Most runners are well aware that stretching, staying hydrated and getting adequate rest are very important aspects, especially after longer races. However, must runners get stuck and don’t know when to start or how much they should be running after finishing a race.
How Am I Feeling?
This is the first question you should ask yourself after your race. Are you feeling surprisingly fresh or completely drained? Answers may differ according to each runner because a runner who specializes in marathons will probably feel great after running a 5K, however, an athlete attempting this distance for the first time will understandably feel tired.
If you’re feeling fresh – you’re ready to train as usual.
If you’re feeling just ok – you’re ready to train but keep distance and efforts low.
If you’re feeling drained or are in pain – rest on the day after the race and go on walk two days after race day.
It’s impossible for me to try and guess what distance you ran and how that affected your body, so, my best advice is: be sensible.
If you ran your first 5K make sure you allow your body to rest, don’t try to complete a 10K on the next weekend or anything crazy like that! If you’ve finished a marathon for the first time you should definitely allow time for recovery – soreness can last for over a week for new runners (especially runners who didn’t follow a proper training plan!).
Not being sensible, wanting to run too far too quickly is what gets you in trouble and opens the doors to a huge plethora of possible injuries. Be patient and learn from this experience so that you may recover better and faster in future events.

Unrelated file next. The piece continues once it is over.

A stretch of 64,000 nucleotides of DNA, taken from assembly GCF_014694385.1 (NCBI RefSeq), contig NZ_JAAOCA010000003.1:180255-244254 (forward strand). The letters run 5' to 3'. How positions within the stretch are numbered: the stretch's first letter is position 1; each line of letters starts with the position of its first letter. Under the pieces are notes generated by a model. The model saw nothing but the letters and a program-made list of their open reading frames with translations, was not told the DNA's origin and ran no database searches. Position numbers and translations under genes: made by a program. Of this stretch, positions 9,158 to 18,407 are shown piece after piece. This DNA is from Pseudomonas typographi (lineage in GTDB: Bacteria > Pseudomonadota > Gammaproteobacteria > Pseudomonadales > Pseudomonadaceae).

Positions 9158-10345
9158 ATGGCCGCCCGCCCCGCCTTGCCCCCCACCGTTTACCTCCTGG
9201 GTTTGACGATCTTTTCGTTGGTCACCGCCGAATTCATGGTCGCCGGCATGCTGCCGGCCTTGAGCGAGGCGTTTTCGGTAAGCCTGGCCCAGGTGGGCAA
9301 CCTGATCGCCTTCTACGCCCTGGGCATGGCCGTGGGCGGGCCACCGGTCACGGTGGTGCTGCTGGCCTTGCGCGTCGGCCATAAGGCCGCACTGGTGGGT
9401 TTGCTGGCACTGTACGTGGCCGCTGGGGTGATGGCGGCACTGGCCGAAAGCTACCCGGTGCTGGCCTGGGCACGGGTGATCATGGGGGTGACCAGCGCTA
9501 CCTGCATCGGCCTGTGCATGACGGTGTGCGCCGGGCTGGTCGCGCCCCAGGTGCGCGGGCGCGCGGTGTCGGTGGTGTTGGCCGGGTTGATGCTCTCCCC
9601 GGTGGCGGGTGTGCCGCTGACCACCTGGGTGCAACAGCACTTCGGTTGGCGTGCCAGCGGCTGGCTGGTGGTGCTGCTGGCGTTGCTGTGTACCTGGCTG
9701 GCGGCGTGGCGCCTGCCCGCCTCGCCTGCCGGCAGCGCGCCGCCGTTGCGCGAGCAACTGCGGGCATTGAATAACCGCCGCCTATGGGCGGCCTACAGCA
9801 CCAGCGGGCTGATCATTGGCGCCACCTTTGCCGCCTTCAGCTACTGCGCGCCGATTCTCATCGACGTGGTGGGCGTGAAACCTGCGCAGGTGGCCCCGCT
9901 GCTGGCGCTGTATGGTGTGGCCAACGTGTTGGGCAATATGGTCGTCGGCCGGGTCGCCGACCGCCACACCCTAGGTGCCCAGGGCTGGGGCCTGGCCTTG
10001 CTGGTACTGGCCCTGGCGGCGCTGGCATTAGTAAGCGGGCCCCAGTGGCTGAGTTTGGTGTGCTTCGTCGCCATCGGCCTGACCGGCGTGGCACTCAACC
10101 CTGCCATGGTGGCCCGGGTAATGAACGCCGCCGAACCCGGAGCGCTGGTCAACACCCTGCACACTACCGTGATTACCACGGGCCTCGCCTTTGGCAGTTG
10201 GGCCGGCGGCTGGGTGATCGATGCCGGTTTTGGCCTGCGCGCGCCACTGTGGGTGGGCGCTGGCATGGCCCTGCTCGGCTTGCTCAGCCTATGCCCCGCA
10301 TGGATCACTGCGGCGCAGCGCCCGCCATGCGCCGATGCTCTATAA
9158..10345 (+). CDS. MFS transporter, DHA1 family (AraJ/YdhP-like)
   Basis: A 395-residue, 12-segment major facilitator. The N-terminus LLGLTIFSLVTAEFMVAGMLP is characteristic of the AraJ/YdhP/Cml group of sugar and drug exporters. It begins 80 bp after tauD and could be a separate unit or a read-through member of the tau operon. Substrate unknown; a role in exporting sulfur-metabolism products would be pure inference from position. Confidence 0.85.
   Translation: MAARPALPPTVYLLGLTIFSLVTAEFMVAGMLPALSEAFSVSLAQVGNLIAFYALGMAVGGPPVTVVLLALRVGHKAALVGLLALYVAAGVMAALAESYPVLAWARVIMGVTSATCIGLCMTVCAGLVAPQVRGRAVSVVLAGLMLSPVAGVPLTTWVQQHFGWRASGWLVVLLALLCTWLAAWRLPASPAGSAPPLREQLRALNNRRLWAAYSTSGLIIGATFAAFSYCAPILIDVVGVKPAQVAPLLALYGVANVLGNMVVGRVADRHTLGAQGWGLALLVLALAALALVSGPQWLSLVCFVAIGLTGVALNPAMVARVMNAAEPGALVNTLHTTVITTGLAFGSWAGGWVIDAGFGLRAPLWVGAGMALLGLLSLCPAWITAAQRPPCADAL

In my track & field team, the coach had all athletes running at a low effort on the day after a cross country race. He called this active recovery. After many years of following this routine I have developed the belief (through personal experience) that it is better to remain active on the day after – even if it is at a very low effort. If I feel too beaten up to run then I might do some light strength exercise with a resistance band followed by light stretching and deep breathing.
Further Recovery Techniques
Two recent studies were conducted (in 2018) regarding recovery after endurance events. One study, published by PLoS One, concluded that “In recreational runners, a half-marathon results in fatigue symptoms lasting at least 24h. To restore subjective fatigue measures, the authors recommend cold water emmersion and massage (…)”.
This conclusion was backed by another study who also found that “Perceived fatigue can be effectively managed using compression techniques, such as compression garments, massage, or water immersion.”
Click the links above to read the full studies.
The bottom line is – it all depends on how you feel. The hardest part is being honest with yourself (really honest). Make sure you’re not telling yourself that you need to rest for two weeks just because you’re being lazy! After finishing the race, take a shower, eat a nutritious meal, rest and plan how you will start running again.
But also remember to to lay back and indulge, after all, you finished a race – enjoy it!
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